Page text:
It might be O’dark thirty in the morning, cold and a bit snowy, but are you getting them in? Goin’ the right pace? Grab some warm EmergnC and cuttle up with this tidbit of base mile info.
What are they really? Base miles are done at a low intensity that allows you to talk comfortably with a friend. No matter what event you are training for or your experience level, this kind of run should be an arrow in the quiver of every endurance athlete. It doesn’t have to be long every time you go, but it does have to be slow enough to give your body the memo, “Hey, make some more of those oxygen carrying mitochondria and enzymes so I can run even longer and eventually faster at this easy pace.”
Base miles have many names like:
Zone 2 (according to heart rate training,)
65-70% of Max Heart rate (again a heart rate monitor reference)
RPE (Borg rating of Perceived Exertion) of 9, 10 or 11—This is based on a scale up to 20
Long Slow Distance (LSD-not a drug reference although it can be euphoric)
50-60% max effort
Whatever you call it, it still means the same thing. Run slow enough to talk to your friend at an effort that feels like about 50-60% of your maximum effort (even though your pulse will be higher as mentioned above). Most new runners, and many experienced runners too, make the mistake of going too fast. So make sure to check your effort more carefully. You should actually enjoy this run! There has been more than one person who has said that they DON’T like running or can’t go very far until I take them out and teach them what this pace REALLY is. What do I do with them? Let them run a pace that allows us to chat for about 30 minutes straight. Talk about renewed hope! They all actually confess that they had no idea about how to do this and come back later to say they are happily running an hour or more using this new approach.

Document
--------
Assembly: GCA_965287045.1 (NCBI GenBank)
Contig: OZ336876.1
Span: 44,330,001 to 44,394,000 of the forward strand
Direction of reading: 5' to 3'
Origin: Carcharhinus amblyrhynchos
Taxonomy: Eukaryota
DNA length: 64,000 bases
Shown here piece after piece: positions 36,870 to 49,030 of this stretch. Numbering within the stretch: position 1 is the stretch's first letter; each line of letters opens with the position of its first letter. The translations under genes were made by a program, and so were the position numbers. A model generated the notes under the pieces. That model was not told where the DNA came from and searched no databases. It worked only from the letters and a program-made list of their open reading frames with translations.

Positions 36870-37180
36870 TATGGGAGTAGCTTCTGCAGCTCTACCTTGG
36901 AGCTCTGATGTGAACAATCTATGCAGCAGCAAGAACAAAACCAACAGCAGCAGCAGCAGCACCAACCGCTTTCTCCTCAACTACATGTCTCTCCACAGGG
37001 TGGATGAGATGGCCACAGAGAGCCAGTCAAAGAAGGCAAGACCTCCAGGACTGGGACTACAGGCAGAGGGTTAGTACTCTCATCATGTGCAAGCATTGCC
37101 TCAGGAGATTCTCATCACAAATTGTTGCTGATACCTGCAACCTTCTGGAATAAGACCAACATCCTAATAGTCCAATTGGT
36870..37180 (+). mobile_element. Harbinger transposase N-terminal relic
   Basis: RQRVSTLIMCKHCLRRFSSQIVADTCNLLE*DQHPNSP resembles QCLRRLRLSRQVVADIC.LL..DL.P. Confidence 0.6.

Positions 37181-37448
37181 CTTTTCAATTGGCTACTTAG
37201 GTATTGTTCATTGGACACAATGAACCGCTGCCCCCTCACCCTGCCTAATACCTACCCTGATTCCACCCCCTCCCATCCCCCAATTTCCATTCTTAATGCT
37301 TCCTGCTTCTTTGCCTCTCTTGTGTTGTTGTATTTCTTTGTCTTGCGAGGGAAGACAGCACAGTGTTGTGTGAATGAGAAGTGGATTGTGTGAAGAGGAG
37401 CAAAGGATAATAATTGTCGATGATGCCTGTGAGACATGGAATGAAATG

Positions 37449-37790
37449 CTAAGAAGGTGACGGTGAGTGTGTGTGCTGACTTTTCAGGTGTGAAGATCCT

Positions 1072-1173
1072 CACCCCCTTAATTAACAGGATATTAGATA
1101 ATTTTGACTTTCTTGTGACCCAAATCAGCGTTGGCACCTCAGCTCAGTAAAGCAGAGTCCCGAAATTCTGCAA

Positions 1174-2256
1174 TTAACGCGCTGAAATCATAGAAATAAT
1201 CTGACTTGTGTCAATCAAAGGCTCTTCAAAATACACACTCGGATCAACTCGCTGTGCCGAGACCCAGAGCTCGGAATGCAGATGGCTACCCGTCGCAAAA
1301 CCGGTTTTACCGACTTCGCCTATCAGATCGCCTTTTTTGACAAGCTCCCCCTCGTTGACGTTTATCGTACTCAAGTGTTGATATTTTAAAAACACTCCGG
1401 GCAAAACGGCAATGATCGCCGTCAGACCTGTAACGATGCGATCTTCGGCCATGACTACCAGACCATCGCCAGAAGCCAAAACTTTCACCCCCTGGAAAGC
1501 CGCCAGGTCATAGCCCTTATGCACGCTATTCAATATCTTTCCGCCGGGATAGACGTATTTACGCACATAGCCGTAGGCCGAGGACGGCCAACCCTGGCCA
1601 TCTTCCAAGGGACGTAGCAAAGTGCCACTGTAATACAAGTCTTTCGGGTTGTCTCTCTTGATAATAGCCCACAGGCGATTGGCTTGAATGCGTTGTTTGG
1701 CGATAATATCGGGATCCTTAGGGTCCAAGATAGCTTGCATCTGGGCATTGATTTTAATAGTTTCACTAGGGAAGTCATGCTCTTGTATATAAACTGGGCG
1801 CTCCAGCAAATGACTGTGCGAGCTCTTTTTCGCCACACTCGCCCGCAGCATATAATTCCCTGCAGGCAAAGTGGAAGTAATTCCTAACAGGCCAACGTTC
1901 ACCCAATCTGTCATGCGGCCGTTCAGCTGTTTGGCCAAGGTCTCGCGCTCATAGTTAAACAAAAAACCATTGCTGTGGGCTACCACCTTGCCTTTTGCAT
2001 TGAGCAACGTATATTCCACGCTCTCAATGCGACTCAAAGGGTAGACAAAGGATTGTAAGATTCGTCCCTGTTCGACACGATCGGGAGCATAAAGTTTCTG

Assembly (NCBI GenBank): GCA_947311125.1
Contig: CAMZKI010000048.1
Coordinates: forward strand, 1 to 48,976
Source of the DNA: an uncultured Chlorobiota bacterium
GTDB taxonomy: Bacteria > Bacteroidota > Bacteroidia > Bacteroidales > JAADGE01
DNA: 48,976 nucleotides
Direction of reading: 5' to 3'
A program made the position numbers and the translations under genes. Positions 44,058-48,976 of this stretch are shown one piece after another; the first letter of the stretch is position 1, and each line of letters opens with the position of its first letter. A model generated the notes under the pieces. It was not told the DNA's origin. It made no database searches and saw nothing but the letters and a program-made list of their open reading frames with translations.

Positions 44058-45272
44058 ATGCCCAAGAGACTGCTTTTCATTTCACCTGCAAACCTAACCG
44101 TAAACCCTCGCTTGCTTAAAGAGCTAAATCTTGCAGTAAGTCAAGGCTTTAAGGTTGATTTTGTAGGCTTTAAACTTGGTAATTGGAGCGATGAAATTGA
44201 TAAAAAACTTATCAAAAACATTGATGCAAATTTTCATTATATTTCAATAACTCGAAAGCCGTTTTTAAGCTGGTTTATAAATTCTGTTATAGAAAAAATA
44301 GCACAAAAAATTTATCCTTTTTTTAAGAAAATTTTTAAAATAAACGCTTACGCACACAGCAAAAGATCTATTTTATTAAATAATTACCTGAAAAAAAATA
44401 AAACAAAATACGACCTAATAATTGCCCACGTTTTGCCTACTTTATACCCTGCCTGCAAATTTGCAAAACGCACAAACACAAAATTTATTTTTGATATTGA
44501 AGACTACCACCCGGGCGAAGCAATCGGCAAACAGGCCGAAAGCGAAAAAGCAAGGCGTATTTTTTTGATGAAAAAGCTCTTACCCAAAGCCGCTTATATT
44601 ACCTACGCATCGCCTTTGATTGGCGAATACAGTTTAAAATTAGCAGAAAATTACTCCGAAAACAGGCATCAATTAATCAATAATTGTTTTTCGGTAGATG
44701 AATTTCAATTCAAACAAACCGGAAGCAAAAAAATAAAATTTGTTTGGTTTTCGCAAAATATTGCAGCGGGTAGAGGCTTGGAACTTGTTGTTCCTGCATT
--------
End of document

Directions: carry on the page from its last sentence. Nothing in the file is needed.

For a more experienced runner and/or a triathlete, this type of run is still very important. Way too many athletes are stuck running just a bit too fast on easy days. And when they finally do slow down into the right zone, they feel like running with a paper bag over their head because it is “SOO SLOW!” But, If you don’t slow down on easy days or your weekly long runs of 75-90 minutes (or more if you are doing a marathon,) then you will lose that aerobic capacity you are trying to cultivate and you will also not ever get fully recovered from faster and harder runs. By this point in your progression as a runner, you should have spent at least some time with a heart rate monitor, know your training zone numbers and then make extra sure to run your easy days under the Zone 2 or 70% ceiling. If you do this, you will feel a whole lot better come those harder days. If you still have not nailed down these numbers, then now is probably a good time to find out. Until then, “easy conversation pace” is the order of the day.
The next line of questions most runners ask is, “What kind of run then should I do for a hard day this time of year? Should I be doing anything fast at all? or Am I too new to try any type of hard run?” We will talk more about that next week!